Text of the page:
When I first started writing, I always had a difficult time determining how I wanted my main character to appear in each and every scene. Though your protagonist will always be an extension of yourself, we feature a wide variety of selves –
For instance, you may be a fearless rock climber who grits his teeth and laughs at the face of physical danger, but the thought of saying hello to a girl you like makes your throat dry and your feet heavy. Or maybe you consider drag racing an exhilarating experience, but every time you try to parallel park you wind up freaking the f’ out then cursing the owner of that parked BMW you just hit three times.
Point is, no person is static – we change from situation to situation, person to person, and place to place. You are not cardboard, and neither are good protagonists.
But don’t we all love the bad-asses?
When you think back to your favorite moments in films and books, surely you think of the climax when your character does something ball-sy to save the day. But I’ll tell you something you may not have noticed – the reason your favorite characters impact you emotionally during the climax of a story is because you related to them in the beginning of it.
Every good story features a character arc. That’s the change in character your protagonists undergoes throughout the course of the story, and it should move hand-in-hand with the progress they make toward their external goal. The reason we all love that montage in Rocky so much is because in the beginning of the film he strikes a chord with our own lives – washed up, unloved, thrown out and spit up by society.
But when Rocky gets a second chance – when he trains for that boxing match, when he lifts his arms high after racing up those stairs – we see ourselves, and his sense of accomplishment becomes our own.
Once we see ourselves in the shoes of a main character, we become emotionally invested in their journey. That’s why we all love happy endings and stories in general – they fill us with hope for our own lives.
Before you can craft an emotionally-charged climax where your protagonist completes their transformation and fills your readers with hope, you must make your character someone your readers can empathize with from the start. This does not mean that your main character must be generalized, ordinary or even likable. It means that the reader must be able to empathize with them.
We don’t immediately gel with “the one”, a jedi, or a gladiator. We empathize with Mr. Anderson, the always-late office worker. We empathize with Luke, the simple farm boy. We empathize with Maximus, the betrayed general who was sold into slavery and has an emperor to kill. It is the rise of these characters that make them worth rooting for – it’s not about who your character is, it’s about who they once were and who they gradually become.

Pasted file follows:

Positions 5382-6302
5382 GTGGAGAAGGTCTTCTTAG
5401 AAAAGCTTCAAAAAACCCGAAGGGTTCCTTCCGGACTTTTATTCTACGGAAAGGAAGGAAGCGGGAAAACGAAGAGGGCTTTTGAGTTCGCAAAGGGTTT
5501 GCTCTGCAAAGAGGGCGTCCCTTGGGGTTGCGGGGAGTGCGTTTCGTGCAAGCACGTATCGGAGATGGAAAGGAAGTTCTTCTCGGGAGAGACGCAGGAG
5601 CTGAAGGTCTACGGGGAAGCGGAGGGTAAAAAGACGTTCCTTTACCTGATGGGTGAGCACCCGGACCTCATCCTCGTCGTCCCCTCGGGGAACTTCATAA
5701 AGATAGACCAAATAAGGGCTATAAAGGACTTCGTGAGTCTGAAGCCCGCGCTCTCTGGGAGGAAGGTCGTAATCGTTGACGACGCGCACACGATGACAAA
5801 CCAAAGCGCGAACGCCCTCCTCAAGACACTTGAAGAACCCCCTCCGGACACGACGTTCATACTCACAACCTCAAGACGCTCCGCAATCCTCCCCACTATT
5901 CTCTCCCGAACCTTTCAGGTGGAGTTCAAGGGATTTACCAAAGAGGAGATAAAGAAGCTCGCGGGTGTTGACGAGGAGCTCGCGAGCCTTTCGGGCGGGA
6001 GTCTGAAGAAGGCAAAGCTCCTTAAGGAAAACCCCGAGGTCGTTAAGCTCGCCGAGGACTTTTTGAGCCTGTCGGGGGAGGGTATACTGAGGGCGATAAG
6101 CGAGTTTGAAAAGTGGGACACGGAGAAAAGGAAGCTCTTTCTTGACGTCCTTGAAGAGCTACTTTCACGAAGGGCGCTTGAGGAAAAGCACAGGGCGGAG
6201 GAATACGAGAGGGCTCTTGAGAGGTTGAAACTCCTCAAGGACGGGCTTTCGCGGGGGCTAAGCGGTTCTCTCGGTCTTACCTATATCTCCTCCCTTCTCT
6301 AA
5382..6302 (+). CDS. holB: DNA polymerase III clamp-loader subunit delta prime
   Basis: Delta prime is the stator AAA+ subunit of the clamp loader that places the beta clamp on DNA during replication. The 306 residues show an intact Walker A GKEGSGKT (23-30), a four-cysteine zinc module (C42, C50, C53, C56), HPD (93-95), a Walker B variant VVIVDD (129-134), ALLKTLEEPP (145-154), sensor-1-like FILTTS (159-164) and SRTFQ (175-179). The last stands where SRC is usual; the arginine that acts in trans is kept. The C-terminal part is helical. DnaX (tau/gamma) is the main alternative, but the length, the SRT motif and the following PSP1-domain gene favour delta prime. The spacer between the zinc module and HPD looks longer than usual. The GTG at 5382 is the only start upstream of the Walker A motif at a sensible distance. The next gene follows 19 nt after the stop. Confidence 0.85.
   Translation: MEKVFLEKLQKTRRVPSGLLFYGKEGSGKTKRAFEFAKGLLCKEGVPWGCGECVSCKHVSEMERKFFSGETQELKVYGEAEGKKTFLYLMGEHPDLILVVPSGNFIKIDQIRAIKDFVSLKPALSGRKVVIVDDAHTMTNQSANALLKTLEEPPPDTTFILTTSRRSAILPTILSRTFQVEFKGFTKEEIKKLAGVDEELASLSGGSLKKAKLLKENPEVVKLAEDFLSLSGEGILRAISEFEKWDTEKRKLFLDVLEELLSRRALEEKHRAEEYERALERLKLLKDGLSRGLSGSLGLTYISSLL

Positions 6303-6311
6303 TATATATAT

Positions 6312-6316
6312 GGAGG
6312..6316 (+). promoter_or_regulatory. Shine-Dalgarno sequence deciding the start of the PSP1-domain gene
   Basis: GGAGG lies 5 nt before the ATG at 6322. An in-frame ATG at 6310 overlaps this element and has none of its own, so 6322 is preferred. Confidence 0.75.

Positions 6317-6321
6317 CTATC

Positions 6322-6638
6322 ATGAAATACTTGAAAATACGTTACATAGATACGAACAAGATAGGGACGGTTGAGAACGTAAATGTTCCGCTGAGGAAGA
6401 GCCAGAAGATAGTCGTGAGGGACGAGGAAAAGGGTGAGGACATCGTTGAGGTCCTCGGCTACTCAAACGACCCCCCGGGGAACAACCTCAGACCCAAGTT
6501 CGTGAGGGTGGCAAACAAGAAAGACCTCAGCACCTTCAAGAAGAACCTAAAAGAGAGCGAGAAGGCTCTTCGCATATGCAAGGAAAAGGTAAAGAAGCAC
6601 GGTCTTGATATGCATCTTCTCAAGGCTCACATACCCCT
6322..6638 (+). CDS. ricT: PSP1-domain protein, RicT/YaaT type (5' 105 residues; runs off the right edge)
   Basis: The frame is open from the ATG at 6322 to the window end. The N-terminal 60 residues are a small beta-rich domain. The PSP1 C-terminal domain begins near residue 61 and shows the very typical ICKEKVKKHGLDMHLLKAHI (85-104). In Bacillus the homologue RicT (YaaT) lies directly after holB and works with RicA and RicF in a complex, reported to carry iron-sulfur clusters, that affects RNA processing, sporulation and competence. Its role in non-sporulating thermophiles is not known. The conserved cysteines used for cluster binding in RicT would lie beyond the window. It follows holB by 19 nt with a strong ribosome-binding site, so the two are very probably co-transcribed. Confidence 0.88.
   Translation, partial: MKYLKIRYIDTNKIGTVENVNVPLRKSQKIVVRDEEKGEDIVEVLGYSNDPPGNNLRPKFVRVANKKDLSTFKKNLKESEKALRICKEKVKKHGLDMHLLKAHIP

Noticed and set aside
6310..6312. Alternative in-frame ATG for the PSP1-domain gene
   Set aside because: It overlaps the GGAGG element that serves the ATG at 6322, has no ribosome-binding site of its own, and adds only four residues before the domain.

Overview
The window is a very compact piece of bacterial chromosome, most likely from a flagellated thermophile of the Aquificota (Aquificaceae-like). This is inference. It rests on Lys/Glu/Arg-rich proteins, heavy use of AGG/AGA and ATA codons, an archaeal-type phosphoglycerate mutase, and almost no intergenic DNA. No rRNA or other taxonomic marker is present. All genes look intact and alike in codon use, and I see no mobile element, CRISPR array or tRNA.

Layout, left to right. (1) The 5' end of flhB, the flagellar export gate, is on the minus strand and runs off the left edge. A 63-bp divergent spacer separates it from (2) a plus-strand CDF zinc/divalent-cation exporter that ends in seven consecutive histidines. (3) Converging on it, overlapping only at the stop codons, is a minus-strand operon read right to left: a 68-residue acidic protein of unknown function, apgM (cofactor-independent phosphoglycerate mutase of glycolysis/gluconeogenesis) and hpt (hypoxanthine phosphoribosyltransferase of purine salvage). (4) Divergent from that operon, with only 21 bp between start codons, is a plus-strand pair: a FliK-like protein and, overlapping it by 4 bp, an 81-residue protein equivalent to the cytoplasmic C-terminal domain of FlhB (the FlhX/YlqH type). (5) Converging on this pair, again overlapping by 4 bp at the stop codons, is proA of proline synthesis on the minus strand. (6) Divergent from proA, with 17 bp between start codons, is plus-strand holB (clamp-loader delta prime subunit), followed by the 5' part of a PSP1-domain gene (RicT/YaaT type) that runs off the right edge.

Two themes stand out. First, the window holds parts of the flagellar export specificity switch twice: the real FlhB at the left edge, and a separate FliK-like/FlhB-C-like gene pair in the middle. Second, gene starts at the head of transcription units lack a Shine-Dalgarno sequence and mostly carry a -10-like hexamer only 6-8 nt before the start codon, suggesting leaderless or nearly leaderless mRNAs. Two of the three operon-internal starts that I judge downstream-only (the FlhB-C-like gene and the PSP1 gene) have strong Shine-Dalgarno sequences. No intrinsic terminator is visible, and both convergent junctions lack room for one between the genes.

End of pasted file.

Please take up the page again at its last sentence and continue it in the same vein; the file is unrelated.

In “A New Kingdom,” James starts out as a passive aggressive teenager with a dead-beat dad, no social life, and the fashion sense of a homeless person. Throughout the course of the story, however, he becomes the leader of a rebellion and humanities greatest chance at being free once more.
Here’s an excerpt from the beginning. See if you can relate:
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In a classroom packed with like-minded adolescents, who dressed with the same flashy t-shirts and flat converse shoes, sat an oddball who wore a faded grey t-shirt along with dirty, knee-high shorts.
His name was James O’keefe. His face looked like it had been sculpted by Michelangelo, but his figure was tall, lanky, and altogether bony. Yet with even the most marvelous of faces, a wardrobe better suited for a homeless person made it difficult for him to achieve even a half-decent social ranking. After all, a gold coin covered in feces rarely gets picked up.
James exhaled through his nostrils and looked to see the fat red “F” marked at the top. He was hoping for a C or at least a D, but once again he’d flunked a test he’d wasted hours studying for.
Chris Hackle, the kid with the overgrown fo-hawk, turned to his buddy and whispered something. James caught a glimpse of his quiz – It boasted a sweet-looking “A”.
While James tried to convince himself not to get bitter, Hackle started working on his own project. He wrote something down on a piece of paper, something which made his buddies laugh. Hackle’s buddy, who wore a tie over his a normal T-shirt, dug a plastic cup out from his backpack. The two of them laughed then passed the paper and cup along with the scribbled note.
Whatever they were up to, it had something to do with James – he was sure of it. One by one, each student would read the paper, hide a laugh, then look over at him.
The poorly dressed teen tried to ignore it. He desperately hoped that the bell would just ring. He sensed the dampness under his armpits, and so he crossed his arms to hide any sweat-marks. Class had to be over soon. More than anything else, all he wanted to do was read that stupid piece of paper, but every school kid knows not to show a kid something that they really, really wanted to see.
The bell rang. James got out from his chair, picked up his oversized back-pack, and jetted to the door. He was already outside of class when Hackle grabbed him by the back of his shirt and stopped him.
“Donation!” Hackle pushed the paper into James’ chest and put a cup full of crunchy dollar bills and change in his hand. James read the paper.
Fund for the Homeless
As you can clearly see by his terrible wardrobe, James is a hobo (and a bitch) and his dad is too drunk to notice. Please make a small donation to help this sorry student (bitch) out.
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– Thomas M. Watt